Modifying the rebound: It depends! Explaining mobility behaviour on the basis of the German socio-economic panel
David Bourget (Western Ontario)
David Chalmers (ANU, NYU)
Rafael De Clercq
Ezio Di Nucci
Jonathan Jenkins Ichikawa
Jack Alan Reynolds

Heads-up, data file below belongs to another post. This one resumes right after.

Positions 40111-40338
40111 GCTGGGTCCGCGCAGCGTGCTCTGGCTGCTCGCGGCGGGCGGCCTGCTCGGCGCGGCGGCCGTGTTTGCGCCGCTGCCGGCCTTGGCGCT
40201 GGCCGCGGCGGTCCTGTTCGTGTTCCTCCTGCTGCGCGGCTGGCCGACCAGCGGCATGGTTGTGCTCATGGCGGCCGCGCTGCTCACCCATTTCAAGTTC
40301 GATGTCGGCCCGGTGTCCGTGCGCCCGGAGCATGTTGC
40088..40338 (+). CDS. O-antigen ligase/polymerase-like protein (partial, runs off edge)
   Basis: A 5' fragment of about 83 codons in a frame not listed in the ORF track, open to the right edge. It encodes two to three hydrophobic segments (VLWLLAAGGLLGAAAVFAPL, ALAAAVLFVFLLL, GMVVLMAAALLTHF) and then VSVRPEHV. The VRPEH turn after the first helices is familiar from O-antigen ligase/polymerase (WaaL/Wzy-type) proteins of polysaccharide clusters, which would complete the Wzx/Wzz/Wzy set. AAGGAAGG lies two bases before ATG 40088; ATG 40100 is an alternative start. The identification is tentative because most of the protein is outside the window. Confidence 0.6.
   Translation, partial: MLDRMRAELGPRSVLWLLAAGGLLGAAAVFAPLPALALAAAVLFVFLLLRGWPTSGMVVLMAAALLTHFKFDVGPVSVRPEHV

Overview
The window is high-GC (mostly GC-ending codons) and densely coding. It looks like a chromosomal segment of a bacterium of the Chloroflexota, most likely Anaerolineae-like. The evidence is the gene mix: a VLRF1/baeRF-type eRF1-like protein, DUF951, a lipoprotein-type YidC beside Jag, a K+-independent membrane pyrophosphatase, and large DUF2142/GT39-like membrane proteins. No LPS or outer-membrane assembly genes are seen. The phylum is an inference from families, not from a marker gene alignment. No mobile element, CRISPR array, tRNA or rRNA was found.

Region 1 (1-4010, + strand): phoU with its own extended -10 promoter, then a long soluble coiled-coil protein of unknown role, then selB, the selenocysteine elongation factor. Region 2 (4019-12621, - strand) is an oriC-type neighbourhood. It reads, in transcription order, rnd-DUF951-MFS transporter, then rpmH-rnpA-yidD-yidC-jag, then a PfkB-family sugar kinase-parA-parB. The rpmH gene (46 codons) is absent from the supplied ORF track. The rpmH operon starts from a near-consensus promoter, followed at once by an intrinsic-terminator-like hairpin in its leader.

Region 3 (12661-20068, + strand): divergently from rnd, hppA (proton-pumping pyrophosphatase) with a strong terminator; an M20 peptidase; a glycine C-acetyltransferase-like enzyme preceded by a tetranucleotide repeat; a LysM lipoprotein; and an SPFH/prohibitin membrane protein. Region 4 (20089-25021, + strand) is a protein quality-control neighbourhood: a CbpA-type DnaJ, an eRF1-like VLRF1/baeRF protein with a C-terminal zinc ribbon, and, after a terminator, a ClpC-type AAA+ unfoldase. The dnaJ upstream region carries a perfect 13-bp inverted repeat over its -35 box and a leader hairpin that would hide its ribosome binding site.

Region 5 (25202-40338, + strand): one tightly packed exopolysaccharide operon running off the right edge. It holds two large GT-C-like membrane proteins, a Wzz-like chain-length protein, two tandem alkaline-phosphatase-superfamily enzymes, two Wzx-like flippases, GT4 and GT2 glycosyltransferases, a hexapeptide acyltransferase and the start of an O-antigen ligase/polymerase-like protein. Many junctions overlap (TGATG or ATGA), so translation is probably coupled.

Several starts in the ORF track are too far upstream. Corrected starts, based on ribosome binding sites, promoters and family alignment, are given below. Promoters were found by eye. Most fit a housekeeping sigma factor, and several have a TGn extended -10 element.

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We address the empirical question to which extent higher fuel efficiency of cars affects additional travel and how this behavioural aspect is modified by additional variables. The data set used to estimate a theoretical model of the rebound effect covers two panel waves, 1998 and 2003, taken from the German Socio-Economic Panel (SOEP). To take full advantage of the information in the data available, and to avoid problems due to possible selection effects, we estimated an unbalanced two-wave random effects panel model. Our results suggest that in line with the rebound hypothesis, there is a negative effect of car efficiency on the kilometers driven. That is, the lower the fuel consumption, the larger the driven distance. However, contrasting recent empirical literature about the rebound effect in the transportation sector, this seems to be true only for cars with a consumption of more than roughly eight liters per hundred kilometers. In addition, we find a positive diesel effect, which implies that owning a diesel engined car, has a positive effect on the driven distance. Both effects can be interpreted as support for the rebound hypothesis, although not in a simple linear way. Moreover, it can be shown that some “soft” variables such as certain attitudes towards the environment tend to amplify this non-linear rebound effect. Our results support the general direction of the rebound effect on households travel activities. But because of the remaining political relevance of the rebound effect, they also highlight the importance of accounting for additional behavioural variables which tend to influence individual mobility behaviour. Hence, the classical interpretation of the rebound as a linear effect of advances in fuel economy on individual travel has to be questioned.
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